Learned Counsel further contended that where two or more actions between the same parties in respect of the same subject matter is being sought in one or more Courts, such amounted to an abuse of Court process and cited the cases of Ikine vs. Edjerode (2001) 18 NWLR (Pt. 745) 446 at 479, Dingyadi vs. INEC no. 2 (2010) 18 NWLR (Pt. 1124) 1 at 74, N.I.M.B Ltd. vs. UBN Ltd. (2004) 12 NWLR (Pt. 888) 599 in support of the submission.
He faulted the lower Court’s reliance on its interpretation of Section 44 (1) of the Matrimonial Causes Act, contending that nothing stopped the two reliefs being contended upon before the earlier Court. Further still, counsel submitted that the Court below failed to comment on the relief of the custody of children of the marriage sought before the two lower Courts.
He therefore, based on the totality of his submissions, urged this Court to hold that the later Court be enjoined from proceeding so as to prevent collusion or confusion between the two Courts.
The response of the learned counsel for the respondent can be seen at pages 2 – 6 of the respondents brief, wherein Learned counsel referred to the cases of Ladoja Vs. Ajimobi (2016) 10 NWLR (Pt. 1519) 87 per Ogunbiyi JSC, Mabamije vs. Otto (2016) 13 NWLR (Pt. 1529) 171 per Rhodes-Vivour JSC, on the concept of abuse of Court process.
Learned Counsel similarly alluded to the two petitions filed by the parties differently, contending that the subject matter in the two petitions are not the same. He argued that the interpretation given to Section 114 of the Matrimonial Causes Act in their argument is misconceived, and referred to Section 41 of the same Matrimonial Cause Act and Section 44 (1) of the same Act urging the Court to give Section 44 (1) of the Act its rightful interpretation as demanded in Faleke Vs. INEC (2016) 18 NWLR (Pt. 1543) 61 per Kekere-Ekun JSC and Dankwambo vs. Abubakar (2016) 2 NWLR (Pt. 1495) 157.
Learned Counsel on the whole urged the Court to hold that respondent’s petition before the Abuja High Court is not an abuse of Court process and to thereby dismiss the appeal.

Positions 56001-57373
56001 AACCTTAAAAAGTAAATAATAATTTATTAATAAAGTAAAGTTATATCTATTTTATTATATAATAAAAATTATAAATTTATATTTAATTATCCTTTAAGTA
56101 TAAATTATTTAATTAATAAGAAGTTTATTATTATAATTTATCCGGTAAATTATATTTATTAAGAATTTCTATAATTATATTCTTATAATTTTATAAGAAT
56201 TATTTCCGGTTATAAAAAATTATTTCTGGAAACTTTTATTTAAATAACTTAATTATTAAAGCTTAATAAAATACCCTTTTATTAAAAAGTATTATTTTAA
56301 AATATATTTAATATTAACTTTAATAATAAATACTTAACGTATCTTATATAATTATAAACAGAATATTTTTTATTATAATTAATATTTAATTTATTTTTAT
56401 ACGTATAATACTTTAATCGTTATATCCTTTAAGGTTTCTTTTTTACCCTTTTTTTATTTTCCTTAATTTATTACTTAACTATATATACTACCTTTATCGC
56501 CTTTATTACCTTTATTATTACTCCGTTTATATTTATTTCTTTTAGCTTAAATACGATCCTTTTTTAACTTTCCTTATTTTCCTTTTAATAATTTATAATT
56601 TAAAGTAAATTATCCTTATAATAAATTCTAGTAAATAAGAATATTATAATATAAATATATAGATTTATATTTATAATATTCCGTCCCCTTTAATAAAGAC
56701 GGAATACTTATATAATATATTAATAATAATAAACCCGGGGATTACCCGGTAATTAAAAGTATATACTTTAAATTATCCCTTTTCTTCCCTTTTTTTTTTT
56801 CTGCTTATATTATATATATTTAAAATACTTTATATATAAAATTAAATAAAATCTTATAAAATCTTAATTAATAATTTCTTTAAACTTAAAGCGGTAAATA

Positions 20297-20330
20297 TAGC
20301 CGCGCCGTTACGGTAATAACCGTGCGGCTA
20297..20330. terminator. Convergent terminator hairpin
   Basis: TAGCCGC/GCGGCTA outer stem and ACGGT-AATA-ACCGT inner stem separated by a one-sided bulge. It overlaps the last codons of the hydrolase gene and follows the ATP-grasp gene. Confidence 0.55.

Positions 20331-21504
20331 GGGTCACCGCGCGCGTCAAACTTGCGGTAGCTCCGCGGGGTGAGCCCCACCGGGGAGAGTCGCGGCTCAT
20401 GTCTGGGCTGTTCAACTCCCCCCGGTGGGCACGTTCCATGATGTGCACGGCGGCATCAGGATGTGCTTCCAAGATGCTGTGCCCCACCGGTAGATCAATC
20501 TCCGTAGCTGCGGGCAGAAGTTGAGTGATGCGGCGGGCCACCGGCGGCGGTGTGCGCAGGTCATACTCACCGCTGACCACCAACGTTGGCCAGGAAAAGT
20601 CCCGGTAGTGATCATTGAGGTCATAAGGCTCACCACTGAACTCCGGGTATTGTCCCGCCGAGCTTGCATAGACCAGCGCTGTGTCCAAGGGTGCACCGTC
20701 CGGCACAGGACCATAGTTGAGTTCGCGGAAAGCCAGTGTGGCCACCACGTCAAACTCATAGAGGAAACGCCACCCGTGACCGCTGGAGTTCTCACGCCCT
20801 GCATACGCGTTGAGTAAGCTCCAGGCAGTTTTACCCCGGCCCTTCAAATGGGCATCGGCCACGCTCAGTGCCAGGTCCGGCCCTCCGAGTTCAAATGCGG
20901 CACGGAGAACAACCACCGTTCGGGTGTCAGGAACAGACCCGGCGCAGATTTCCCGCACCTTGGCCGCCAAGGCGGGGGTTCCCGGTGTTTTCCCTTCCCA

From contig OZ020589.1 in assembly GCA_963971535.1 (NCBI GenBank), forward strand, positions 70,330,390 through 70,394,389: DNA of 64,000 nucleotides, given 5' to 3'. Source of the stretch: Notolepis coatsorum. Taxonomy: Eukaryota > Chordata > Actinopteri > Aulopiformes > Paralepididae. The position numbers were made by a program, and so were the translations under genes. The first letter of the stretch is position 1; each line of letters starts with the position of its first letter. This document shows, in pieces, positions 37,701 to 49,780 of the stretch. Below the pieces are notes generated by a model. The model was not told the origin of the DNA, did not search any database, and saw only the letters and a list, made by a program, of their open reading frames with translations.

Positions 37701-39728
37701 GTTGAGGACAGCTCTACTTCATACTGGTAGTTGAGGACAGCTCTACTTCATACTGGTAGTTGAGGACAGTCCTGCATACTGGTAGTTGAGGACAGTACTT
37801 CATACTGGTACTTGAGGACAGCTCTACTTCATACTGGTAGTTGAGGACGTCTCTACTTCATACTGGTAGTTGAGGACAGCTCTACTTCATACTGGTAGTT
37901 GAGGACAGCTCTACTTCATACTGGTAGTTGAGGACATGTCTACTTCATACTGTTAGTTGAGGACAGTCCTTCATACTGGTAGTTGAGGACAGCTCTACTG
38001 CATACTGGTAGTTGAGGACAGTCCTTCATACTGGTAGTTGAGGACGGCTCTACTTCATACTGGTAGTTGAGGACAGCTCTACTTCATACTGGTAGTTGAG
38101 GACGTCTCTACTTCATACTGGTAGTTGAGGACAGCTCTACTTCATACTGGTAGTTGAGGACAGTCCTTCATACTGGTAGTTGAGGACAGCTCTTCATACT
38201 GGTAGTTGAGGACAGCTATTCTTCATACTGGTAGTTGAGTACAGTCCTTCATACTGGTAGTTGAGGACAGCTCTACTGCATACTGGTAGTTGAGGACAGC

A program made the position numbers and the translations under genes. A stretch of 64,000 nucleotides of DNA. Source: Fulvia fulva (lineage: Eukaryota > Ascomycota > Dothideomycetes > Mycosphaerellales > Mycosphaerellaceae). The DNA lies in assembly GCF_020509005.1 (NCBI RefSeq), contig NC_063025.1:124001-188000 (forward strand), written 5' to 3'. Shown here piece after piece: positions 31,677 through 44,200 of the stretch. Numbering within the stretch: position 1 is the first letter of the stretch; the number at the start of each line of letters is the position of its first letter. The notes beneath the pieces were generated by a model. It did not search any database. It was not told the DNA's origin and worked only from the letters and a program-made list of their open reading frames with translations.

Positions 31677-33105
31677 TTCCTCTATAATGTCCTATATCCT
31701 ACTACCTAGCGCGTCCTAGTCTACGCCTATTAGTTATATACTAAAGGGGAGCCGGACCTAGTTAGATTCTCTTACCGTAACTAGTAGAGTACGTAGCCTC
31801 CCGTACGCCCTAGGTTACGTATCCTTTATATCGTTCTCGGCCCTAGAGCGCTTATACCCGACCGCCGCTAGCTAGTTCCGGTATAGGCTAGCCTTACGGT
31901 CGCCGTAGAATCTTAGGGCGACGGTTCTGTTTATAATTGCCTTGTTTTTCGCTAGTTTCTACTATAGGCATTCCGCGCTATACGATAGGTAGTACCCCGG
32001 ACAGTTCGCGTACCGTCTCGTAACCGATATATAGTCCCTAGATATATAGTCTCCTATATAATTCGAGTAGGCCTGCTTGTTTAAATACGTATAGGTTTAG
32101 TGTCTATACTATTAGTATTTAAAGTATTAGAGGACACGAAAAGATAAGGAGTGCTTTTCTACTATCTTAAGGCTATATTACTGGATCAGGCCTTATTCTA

The issue that resolves the instant appeal turns on a very narrow lane. It is whether the latter petition filed by the respondent before the Abuja High Court constituted an abuse of process of Court against the earlier petition filed before the Enugu State High Court by the appellant. Interestingly both parties did not dispute the existence of the two petitions filed against each other in two different Courts. While appellant contended that the latter petition constituted an abuse of judicial process, respondent herein contended that his petition filed later in time which argument the lower Court agreed with him, does not constitute any abuse of process owing to the provision of Section 44 (1) of the Matrimonial Cause Act.
The case of Ladoja Vs. Ajimobi (supra) which dealt with the concept of abuse of Court process, held that:
“The concept of abuse of judicial process is imprecise. It involves circumstances and situations of infinite variety and conditions. Its common feature is the improper use of the judicial process by a party in litigation to interfere with the due administration of justice. It is recognized that the abuse of the process may be in both a proper or improper use of the judicial process in litigation. But the employment of judicial process is only regarded generally as an abuse when a party improperly uses the issue of the judicial process to the irritation and annoyance of his opponent, and the effective administration of justice. This will arise in instituting a multiplicity of actions on the same subject matter against the same opponent on the same issues.”
Also in Mabamije V. Otto (2016) 13 NWLR (Pt. 1529) 171 S.C, the Supreme Court per Rhodes-Vivour JSC stated thus:
“It amounts to an abuse of process when a party improperly uses the judicial process to the annoyance of the other party. That is proceedings that are not bonafide, that are frivolous vexatious or oppressive. Also instituting multiplicity of actions on the same subject matter against the same opponent on the same issue would amount to an abuse of Court process. In the instant case, the filing of this suit on the same facts and asking for the same reliefs as in suit No: W/61/2000 amounted to an abuse of process. Moreover, the appellant had discontinued suit no: W/61/2000, because she was satisfied with the furnishing of her house by the respondent.”